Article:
Foolish Investment Strategies: Stocks Have No Risk

June 14, 2014
Setu Mazumdar, MD, CFP

There are only a few right ways to manage an investment portfolio and many more wrong ways to do so. Be wary of advisors luring you in with promises of high investment returns and low risk.

There are only a few right ways to manage an investment portfolio and many more wrong ways to do so. I’ve shown you 2 examples of foolish investment strategies physicians already use. (Read them here and here.)

Up next is another real example I recently encountered:

A physician in his mid-50s with a sizable investment portfolio of $2 million was getting nervous about handling his own investments. He had seen advertisements in popular financial magazines and on TV from a large private investment advisory firm that managed tens of billions of dollars for thousands of investors. The firm’s pitch was that stocks always go up in the long run. No matter what the client’s age, they invested everyone’s money 100% in stocks—all big name US companies.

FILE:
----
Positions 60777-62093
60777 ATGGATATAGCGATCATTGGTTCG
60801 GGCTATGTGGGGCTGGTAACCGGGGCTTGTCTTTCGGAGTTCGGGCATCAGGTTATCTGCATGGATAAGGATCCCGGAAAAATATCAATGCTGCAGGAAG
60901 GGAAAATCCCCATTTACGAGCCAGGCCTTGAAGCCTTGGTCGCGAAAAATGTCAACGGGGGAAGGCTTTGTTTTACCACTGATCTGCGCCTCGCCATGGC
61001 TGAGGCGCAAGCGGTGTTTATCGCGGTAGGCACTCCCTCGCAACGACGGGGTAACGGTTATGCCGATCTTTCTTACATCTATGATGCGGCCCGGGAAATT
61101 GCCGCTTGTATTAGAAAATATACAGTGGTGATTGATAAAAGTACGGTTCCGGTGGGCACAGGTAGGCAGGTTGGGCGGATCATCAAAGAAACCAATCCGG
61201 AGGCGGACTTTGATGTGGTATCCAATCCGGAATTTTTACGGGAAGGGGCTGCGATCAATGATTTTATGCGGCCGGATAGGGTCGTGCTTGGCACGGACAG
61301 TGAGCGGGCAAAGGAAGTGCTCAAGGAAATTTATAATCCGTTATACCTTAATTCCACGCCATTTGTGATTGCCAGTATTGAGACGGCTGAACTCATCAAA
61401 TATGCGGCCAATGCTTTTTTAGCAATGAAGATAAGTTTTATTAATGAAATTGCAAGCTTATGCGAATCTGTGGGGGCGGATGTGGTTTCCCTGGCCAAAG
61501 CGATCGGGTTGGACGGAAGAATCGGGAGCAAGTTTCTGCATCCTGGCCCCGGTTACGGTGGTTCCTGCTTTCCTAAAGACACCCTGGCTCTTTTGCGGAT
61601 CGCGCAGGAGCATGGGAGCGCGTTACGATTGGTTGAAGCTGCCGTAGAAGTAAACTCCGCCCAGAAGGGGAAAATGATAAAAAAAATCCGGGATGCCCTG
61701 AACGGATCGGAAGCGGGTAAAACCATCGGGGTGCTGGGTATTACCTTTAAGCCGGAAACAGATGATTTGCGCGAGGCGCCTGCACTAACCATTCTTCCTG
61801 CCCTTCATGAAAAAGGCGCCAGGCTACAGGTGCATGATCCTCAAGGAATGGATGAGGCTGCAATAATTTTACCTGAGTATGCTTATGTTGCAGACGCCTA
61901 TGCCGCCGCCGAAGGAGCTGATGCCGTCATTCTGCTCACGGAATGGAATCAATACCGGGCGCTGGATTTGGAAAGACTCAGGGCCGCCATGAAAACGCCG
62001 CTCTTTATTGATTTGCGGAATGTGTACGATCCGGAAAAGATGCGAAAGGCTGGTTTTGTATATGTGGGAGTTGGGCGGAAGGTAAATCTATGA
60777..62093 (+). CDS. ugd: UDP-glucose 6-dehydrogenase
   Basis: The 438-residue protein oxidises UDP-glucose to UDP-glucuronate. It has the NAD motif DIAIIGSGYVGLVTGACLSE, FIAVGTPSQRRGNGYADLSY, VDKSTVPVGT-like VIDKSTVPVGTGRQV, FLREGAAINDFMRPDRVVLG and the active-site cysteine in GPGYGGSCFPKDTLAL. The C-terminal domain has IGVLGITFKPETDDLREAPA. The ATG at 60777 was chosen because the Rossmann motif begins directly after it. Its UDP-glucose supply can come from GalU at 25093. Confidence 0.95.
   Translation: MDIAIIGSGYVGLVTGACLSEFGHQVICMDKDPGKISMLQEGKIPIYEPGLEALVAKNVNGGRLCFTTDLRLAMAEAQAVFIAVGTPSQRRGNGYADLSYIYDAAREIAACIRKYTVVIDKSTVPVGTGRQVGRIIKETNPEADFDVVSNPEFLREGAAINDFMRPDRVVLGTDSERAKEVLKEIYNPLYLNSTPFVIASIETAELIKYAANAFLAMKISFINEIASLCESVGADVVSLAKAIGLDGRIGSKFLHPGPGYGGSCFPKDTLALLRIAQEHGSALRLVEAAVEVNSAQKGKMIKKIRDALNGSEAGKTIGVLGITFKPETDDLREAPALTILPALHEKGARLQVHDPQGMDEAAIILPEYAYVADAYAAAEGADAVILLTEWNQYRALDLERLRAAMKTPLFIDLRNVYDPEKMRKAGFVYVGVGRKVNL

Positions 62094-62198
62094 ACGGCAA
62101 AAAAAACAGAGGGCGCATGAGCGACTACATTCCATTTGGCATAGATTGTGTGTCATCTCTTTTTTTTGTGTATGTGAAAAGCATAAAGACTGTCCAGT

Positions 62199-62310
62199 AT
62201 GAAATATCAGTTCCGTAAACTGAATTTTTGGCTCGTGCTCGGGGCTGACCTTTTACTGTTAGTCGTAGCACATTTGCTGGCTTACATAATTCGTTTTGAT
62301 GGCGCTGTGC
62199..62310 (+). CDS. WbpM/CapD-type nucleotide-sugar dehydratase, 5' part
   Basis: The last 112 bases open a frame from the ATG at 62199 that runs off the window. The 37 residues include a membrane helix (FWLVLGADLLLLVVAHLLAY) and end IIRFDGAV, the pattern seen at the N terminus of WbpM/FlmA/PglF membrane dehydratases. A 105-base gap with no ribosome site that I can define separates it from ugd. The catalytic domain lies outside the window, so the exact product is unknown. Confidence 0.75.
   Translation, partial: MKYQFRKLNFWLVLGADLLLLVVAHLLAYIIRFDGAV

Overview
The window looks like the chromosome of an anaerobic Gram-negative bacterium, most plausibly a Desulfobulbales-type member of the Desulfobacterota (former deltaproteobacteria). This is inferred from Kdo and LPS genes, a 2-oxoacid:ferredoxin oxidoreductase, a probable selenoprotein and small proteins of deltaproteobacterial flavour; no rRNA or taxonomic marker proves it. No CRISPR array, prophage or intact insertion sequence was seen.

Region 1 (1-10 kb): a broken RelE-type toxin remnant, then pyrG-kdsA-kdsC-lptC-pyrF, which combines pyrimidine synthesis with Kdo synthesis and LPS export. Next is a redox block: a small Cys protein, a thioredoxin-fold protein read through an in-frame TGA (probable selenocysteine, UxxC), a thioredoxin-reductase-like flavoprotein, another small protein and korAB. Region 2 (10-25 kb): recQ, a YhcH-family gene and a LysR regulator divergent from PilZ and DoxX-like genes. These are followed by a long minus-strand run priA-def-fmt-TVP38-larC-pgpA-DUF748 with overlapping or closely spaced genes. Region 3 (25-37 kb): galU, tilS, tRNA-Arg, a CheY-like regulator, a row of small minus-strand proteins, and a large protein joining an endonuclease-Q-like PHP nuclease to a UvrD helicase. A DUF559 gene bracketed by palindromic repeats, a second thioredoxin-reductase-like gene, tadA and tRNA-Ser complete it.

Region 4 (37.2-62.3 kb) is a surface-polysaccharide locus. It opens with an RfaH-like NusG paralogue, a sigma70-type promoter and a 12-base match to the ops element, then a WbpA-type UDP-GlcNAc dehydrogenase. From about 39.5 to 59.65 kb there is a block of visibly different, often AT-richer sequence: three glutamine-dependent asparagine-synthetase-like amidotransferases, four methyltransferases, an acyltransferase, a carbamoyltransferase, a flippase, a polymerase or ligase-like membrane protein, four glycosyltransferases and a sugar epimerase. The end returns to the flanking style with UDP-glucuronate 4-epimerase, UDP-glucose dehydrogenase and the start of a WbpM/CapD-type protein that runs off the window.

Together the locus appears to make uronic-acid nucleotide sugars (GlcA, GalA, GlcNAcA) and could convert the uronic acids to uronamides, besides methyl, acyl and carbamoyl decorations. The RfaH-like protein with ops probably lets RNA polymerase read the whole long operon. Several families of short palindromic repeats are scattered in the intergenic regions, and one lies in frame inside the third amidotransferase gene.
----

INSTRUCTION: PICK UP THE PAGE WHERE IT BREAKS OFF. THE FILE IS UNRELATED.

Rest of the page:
The firm showed the long-term returns of US stocks over the past 100 years, and it looks like a steady ride up. Perhaps your financial advisor has shown you a similar chart.

And, of course, there was the usual claim that the firm’s proprietary methods outperform the US stock market. So the entire portfolio was invested in 30 individual stocks.

I see multiple problems with this:

1. While stocks have gone up in the long run, there is no guarantee that they will do so in the timeframe that you need the money. For example, from 2000 to 2009, the so-called “lost decade” of investing, US stocks lost 10% of their value.

In 2008 a portfolio of 100% US stocks lost 37%—or close to $750,000 on a $2 million portfolio. A retired physician who is invested 100% in stocks, does not have employment income, and is withdrawing money from his portfolio would have suffered a devastating loss.

2. How likely is it that this physician would stay invested when the value of the portfolio dropped over 50% during the financial crisis of 2007 to 2009? Data on investor behavior shows that few investors have a stomach of steel when the market crashes. Even if you “know” stocks go up in the long run, when it’s your hard earned money at stake, emotions rule over reason.

3. There are around 15,000 publicly traded stocks in the world. How can we be so sure that the 30 stocks this investment firm selected will outperform the other 14,970? It’s not possible for anyone to research all 15,000 publicly traded stocks on the planet. And even if you did, the market is so efficient that you don’t have an advantage anyway.

Many financial advisors are guilty of luring investors—including physicians—with high investment returns and low risk. Sorry, the market doesn’t work that way.